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The impact of routine predischarge pulse oximetry screening in a regional neonatal unit
  1. Anju Singh1,
  2. Shree Vishna Rasiah1,
  3. Andrew K Ewer1,2
  1. 1Department of Neonatology, Birmingham Women's NHS Foundation Trust, Birmingham, UK
  2. 2School of Clinical and Experimental Medicine, College of Medical and Dental Sciences, University of Birmingham, Birmingham, UK
  1. Correspondence to Dr A K Ewer, Neonatal Unit, Birmingham Women's Hospital, Edgbaston, Birmingham, B15 2TG, UK; a.k.ewer{at}bham.ac.uk

Abstract

Objectives (i) To evaluate the impact of routine early pulse oximetry screening on the rate of unexpected neonatal unit (NNU) admissions and the need for echocardiography. (ii) To review the outcomes of babies admitted as a result of a positive pulse oximetry screening test.

Design Retrospective review over a 40-month period.

Setting Level 3 NNU.

Patients All babies admitted as a result of positive pulse oximetry screening.

Main outcome measures Indication for admission, clinical diagnosis and management were collated.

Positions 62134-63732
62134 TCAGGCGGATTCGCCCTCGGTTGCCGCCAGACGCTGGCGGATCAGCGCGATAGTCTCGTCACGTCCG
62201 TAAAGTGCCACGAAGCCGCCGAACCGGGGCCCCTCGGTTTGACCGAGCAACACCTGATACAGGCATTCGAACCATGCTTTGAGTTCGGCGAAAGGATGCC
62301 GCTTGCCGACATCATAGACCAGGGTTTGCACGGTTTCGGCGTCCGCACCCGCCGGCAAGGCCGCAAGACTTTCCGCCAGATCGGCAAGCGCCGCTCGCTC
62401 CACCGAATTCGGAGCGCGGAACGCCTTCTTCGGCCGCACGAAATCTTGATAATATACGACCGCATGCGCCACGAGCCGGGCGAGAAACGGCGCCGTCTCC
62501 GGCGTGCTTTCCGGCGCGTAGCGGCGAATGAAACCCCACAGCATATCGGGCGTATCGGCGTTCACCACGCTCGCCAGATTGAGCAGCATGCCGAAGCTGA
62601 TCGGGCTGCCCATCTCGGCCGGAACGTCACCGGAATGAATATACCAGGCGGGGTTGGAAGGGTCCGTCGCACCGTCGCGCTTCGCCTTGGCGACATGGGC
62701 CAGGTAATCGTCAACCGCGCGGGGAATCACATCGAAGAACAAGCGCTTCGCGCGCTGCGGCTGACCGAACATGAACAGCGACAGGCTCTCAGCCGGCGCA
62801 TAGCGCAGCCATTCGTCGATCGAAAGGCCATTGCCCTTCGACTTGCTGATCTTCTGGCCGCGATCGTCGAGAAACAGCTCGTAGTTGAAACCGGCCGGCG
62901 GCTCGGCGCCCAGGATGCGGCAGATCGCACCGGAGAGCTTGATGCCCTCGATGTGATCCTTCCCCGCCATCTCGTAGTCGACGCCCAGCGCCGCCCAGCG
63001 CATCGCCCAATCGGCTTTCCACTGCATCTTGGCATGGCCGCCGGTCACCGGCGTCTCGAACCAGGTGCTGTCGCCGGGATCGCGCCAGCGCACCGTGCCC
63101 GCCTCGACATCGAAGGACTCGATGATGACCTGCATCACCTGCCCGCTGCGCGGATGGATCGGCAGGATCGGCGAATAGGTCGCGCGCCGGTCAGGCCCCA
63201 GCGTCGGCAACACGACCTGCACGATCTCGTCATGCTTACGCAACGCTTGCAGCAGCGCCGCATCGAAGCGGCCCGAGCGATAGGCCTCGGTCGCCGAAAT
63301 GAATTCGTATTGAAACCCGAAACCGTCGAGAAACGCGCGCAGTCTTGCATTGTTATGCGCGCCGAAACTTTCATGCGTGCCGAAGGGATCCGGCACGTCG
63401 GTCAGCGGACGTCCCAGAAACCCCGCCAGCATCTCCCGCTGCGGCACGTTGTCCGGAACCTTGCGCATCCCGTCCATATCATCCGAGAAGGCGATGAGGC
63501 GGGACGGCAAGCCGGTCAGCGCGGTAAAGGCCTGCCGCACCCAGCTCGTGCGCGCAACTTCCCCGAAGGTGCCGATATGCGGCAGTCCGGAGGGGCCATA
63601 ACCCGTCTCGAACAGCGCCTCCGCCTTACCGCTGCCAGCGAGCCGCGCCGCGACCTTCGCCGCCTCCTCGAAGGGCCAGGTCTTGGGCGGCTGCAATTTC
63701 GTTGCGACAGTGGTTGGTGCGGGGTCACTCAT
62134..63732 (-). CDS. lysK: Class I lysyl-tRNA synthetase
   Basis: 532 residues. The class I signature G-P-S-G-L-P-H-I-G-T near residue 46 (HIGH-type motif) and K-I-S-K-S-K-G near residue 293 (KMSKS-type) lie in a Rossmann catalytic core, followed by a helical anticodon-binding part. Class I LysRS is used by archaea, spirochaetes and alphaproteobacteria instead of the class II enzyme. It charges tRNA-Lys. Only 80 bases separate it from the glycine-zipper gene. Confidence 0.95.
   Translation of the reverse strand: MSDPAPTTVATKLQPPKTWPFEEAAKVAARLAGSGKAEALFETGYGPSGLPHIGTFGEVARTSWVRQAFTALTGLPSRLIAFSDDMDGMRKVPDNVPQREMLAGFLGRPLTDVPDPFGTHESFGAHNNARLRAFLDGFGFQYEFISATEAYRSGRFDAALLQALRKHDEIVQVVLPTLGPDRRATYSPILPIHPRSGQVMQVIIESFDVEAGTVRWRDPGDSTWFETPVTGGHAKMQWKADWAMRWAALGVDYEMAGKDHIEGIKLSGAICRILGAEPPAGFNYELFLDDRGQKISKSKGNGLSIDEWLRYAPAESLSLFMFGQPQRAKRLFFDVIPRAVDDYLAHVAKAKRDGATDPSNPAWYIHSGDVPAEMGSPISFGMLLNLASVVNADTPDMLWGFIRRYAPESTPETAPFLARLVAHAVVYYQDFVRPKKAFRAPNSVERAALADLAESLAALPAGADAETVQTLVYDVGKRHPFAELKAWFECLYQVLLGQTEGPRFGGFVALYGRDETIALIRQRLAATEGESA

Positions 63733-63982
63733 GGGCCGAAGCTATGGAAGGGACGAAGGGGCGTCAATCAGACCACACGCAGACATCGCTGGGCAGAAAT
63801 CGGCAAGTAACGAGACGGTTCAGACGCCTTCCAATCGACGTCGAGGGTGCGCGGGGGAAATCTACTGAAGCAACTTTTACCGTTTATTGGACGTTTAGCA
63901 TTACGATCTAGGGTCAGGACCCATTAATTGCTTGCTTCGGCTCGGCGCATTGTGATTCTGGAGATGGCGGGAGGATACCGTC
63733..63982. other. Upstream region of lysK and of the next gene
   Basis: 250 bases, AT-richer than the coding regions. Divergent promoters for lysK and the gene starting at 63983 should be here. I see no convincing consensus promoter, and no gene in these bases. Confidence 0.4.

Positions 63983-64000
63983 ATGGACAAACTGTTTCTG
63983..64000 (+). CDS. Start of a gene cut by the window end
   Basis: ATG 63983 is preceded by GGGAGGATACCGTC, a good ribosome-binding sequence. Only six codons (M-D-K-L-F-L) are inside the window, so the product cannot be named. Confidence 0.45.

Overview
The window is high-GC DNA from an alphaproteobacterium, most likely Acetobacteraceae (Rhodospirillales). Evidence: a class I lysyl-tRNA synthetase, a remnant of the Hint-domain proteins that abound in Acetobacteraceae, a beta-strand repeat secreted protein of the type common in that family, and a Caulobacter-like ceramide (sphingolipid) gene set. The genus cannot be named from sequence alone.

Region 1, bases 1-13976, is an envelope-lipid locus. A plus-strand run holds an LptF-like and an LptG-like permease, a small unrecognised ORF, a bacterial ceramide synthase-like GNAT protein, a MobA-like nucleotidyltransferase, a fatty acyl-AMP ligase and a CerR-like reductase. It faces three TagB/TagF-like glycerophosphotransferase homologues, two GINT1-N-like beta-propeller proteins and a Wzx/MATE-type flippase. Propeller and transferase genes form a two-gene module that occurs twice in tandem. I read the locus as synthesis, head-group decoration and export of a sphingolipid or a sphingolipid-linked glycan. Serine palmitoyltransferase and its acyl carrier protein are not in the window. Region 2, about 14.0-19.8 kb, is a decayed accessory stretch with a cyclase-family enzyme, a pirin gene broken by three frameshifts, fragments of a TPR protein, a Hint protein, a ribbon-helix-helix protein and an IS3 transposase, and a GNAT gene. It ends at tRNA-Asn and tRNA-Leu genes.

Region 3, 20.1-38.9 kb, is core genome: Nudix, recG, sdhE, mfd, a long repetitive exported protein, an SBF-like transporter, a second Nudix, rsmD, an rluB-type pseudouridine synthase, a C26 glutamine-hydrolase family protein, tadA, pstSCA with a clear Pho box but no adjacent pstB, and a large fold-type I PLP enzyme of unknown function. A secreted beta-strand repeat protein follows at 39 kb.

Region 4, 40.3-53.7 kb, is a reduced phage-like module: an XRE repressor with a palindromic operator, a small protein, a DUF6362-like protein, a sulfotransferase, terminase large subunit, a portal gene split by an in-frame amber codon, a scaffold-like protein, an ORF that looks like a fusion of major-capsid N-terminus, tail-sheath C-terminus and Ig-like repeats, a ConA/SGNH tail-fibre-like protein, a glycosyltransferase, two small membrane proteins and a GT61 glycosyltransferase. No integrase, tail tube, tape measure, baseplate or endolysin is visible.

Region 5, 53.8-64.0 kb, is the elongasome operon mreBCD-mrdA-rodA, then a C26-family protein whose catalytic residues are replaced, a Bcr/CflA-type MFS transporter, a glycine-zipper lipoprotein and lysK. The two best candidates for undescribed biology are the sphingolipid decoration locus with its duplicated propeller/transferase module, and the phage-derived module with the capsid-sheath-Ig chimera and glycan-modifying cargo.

Results 3552 babies were admitted during the study period. Of these, 1651 were unexpected admissions and 208/1651 (12.6%) were as a result of positive pulse oximetry screening. 165/208 babies (79%) had a significant clinical condition which required further intervention including 17 with congenital heart defect (CHD) (nine critical), 55 with pneumonia, 30 with sepsis and 12 with pulmonary hypertension. No baby died or collapsed on the postnatal ward during the study period. 61/208 babies (29%) had echocardiography and CHD was detected in 28%.

Conclusions Routine use of pulse oximetry screening identifies babies with CHD and other illnesses, which, if not identified early could potentially lead to postnatal collapse. It does not appear to overload clinical services, resulting in appropriate admission in the majority and a modest increase in the number of echocardiograms performed.

  • Neonatology
  • Screening
  • Cardiology
  • Congenital Abnorm

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